Thursday, January 05, 2006

If he did not repent, he would be executed. It’s the only way.


A judge in Maryland rules that a man who mooned his neighbor during an argument did not break the law.

I have to admit to being a little surprised that Bush recess-appointed an almost universally awful, underqualified bunch of toadies, fund-raisers and ideologues to various positions, as if the last year had never happened. The move neatly combined kingly arrogance with cronyism, the traits that gave us domestic surveillance and Michael Brown. The destruction of New Orleans and its aftermath was evidently not enough of a lesson that it made him think twice before appointing Ellen Sauerbrey assistant secretary of state for population, refugees and migration. So here’s my question: why do we on the left never learn that Bush never learns?

You will remember the editor of the Afghan magazine Women’s Rights being sentenced to two years for blasphemy (the prosecutor had asked for the death penalty), the judge saying that he was acting under orders from the Ulama Council. Well, I missed this, but two weeks ago, he recanted and was released. Somehow, the death penalty came back into play. Said one of the appeals judges in the case, “if he did not repent, he would be executed. It’s the only way.” So to recap, in a country occupied liberated by the United States, an editor was forced on pain of death to deny and abjure the ideas that women should have equal status to men in courts, that apostates should not be executed, and that lashing adulterers 100 times is a bad idea.

In other press-freedom news, a newspaper reporter who called in his blog for the boycott of the Beijing News after the Chinese government fired its editor and two of his deputies, has seen that blog shut down by Microsoft. Microsoft’s defense: “Most countries have laws and practices that require companies to make the internet safe for local users.” Safe.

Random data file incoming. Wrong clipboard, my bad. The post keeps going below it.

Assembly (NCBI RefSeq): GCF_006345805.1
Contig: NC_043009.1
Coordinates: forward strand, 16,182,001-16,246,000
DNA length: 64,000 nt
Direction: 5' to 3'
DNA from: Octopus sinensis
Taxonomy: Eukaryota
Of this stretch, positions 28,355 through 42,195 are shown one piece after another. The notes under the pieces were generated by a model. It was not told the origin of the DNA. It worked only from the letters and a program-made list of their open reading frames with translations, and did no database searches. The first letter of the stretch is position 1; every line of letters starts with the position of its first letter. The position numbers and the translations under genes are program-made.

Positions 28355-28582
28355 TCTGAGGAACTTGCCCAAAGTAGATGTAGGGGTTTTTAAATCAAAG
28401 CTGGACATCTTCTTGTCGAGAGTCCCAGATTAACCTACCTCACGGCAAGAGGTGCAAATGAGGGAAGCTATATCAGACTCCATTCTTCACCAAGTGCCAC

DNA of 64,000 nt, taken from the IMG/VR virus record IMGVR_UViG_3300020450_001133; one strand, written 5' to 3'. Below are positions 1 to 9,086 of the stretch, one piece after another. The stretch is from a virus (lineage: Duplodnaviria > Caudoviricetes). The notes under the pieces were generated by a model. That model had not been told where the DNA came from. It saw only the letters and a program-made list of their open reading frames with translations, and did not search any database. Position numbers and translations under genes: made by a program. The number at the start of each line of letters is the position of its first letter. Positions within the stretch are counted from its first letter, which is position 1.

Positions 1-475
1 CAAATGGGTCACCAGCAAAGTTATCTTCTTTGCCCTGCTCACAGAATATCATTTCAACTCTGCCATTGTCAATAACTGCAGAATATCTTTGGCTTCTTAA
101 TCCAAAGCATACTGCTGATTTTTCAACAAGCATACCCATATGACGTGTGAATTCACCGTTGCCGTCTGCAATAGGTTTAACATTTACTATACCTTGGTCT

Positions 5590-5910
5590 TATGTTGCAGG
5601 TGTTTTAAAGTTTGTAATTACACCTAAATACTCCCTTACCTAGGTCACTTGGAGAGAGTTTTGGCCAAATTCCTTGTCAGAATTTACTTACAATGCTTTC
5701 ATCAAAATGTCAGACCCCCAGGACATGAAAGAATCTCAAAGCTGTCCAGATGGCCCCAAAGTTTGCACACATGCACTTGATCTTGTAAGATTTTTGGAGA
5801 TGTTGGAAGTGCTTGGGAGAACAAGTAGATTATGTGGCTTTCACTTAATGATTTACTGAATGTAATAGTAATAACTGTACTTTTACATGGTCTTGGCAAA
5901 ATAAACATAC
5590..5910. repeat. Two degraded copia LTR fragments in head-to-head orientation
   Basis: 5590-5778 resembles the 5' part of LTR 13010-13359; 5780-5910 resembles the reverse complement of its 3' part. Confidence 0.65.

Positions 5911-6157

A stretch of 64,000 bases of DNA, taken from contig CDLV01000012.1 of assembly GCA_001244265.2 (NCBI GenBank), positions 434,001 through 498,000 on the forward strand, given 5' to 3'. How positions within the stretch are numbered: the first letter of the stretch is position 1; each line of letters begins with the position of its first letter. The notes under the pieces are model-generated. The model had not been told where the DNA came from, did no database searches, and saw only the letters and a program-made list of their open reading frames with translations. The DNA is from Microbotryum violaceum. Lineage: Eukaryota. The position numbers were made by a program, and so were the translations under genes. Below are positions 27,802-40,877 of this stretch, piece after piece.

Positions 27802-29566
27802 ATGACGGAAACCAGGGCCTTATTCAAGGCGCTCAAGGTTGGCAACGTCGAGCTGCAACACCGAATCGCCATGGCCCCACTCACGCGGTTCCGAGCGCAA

In yet more press-freedom news, the British government’s heavy-handed and yet silly and doomed order to British newspapers not to name the MI6 head of station in Greece who was outed in the Greek press and who allegedly watched the beatings of 28 Pakistanis suspected of having something to do with the 7/7/05 train bombings, while rather pointless in the age of the internet...

his name is Nicholas Langman by the way...

he looks like this...

(the London Times helpfully describes the picture, so that when you google your way to the Greek paper that printed it, you’ll be able to recognize it even if you don’t know the language) has nevertheless for the most part inhibited the British press from investigating the claims. He said, she said, and they were done.

From the LA Weekly, among many other entertaining lists this week, Things We Learned from the Intelligent Design “Controversy”:
1. Some complexity is irreducible.

2. Evolutionary theory has gaps.

3. Gaps are evidence of God.

4. Naomi Watts is evidence of God.

5. God doesn’t play dice, but he does play Life.

6. God is falsifiable.

7. What’s religion in Delaware is science in Kansas.

8. Thirty-eight Nobel laureates aren’t as smart as the Kansas Board of Education.

9. It’s quite possible that humans rode dinosaurs.

10. Any crackpot theory deserves a hearing, unless it involves spaghetti.

11. A man is like a watch: If you don’t wind him up, he doesn’t work right.

12. Some people spell Creationism with only two letters.
And this cartoon is from that issue:

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